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Hackers of CD Projekt Crimson threaten to public sale stolen supply code


The video game developer behind the popular The Witcher and Cyberpunk 2077 series now faces a major cybersecurity dilemma that stems directly from its latest sci-fi action game.

Polish developer CD Projekt Red announced earlier this week that its servers had been compromised by an “unknown actor” who had managed to gain unauthorized access to the company’s internal network in order to copy data before the servers from CD Project Red were encrypted. The data copied by the hackers included source code and internal documents related to accounting, administration, legal, human resources and investor relations.

Hackers said they had received special source files for the games Cyberpunk 2077 and Gwent – a spin-off of the The Witcher card series. The malicious actors also claimed to have the source code for an unreleased version of The Witcher 3: Wild Hunt, which is believed to be intended for next-generation consoles.

The perpetrators sent CD Projekt Red a note along with the ransomware attack, in which the developer had 48 hours to pay a ransom so that the copied data would not be lost online.

In response to the threat, CD Projekt Red said it “would not give in to demands or negotiate with the actor as it may be aware that doing so could ultimately lead to the publication of the compromised date”. The developer also said it was taking steps “to mitigate the consequences of such a release, particularly by reaching out to interested parties”.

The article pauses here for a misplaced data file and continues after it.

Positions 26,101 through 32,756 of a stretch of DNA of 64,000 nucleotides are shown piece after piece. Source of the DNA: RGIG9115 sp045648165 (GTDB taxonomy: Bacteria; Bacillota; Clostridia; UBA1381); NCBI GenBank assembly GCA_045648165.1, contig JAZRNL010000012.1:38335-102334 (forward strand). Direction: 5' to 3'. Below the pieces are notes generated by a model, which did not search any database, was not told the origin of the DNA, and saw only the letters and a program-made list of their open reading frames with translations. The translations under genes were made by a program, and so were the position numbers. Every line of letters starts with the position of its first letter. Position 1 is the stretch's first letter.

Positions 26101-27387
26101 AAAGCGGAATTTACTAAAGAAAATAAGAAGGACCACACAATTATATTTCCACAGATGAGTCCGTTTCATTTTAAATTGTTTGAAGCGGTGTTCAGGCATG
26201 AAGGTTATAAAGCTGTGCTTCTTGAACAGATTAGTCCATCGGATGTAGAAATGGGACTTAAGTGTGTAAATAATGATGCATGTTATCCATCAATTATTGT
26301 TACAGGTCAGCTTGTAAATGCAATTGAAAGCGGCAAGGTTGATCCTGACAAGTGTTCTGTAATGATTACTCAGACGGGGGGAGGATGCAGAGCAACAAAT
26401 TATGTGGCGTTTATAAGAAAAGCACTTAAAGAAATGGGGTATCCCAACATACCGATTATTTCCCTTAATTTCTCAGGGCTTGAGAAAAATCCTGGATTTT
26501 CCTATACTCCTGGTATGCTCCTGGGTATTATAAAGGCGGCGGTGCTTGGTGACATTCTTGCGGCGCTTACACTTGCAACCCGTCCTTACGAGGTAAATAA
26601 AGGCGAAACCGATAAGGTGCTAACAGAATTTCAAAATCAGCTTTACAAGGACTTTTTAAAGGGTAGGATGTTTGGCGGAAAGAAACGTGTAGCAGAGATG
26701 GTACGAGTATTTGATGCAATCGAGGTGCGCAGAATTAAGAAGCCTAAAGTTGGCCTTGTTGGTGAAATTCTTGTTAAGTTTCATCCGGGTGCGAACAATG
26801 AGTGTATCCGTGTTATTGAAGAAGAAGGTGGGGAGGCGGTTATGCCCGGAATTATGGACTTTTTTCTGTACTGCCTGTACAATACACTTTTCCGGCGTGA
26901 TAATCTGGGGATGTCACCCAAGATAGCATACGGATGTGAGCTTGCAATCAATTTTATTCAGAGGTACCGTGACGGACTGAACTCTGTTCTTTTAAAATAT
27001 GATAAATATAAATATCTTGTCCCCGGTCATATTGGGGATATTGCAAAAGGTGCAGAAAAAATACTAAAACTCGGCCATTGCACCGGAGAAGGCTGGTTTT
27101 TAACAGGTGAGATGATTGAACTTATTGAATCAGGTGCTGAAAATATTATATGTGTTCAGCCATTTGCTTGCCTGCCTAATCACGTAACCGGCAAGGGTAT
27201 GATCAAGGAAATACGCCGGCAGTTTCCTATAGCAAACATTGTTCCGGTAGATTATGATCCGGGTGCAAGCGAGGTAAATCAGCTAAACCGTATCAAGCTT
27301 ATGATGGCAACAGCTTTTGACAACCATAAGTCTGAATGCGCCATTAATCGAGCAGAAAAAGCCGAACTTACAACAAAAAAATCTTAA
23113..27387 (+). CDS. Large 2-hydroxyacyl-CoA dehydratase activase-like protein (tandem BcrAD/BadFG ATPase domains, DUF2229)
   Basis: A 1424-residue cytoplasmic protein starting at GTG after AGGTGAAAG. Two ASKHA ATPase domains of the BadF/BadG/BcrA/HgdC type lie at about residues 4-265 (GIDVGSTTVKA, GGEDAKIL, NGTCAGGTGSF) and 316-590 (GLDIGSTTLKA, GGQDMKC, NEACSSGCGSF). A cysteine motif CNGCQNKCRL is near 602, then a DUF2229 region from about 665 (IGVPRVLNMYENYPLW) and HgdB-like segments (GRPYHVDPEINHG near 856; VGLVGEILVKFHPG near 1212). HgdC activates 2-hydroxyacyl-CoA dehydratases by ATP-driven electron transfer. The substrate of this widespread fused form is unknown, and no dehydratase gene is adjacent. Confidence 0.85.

The 48 hours have now passed, and the perpetrators seem to make good on their threat. The Twitter user and data security expert vx-Underground reported that the copied data can already be auctioned in the Russian hacking forum EXPLOIT. The hackers reportedly set the starting bid for the entire data cache at $ 1 million.

Toms’ Hardware reported that the Gwent files were posted on other forums like 4chan, with the main download being hosted on Mega. However, it seems that these forums are working to prevent the code leak from spreading too much as there is evidence that the posts hosting the stolen files will be deleted.

CD Projekt Red has not yet responded to this threat, but Eurogamer reported that the company posted on social media urging its former employees to take precautionary measures following the cyberattack.

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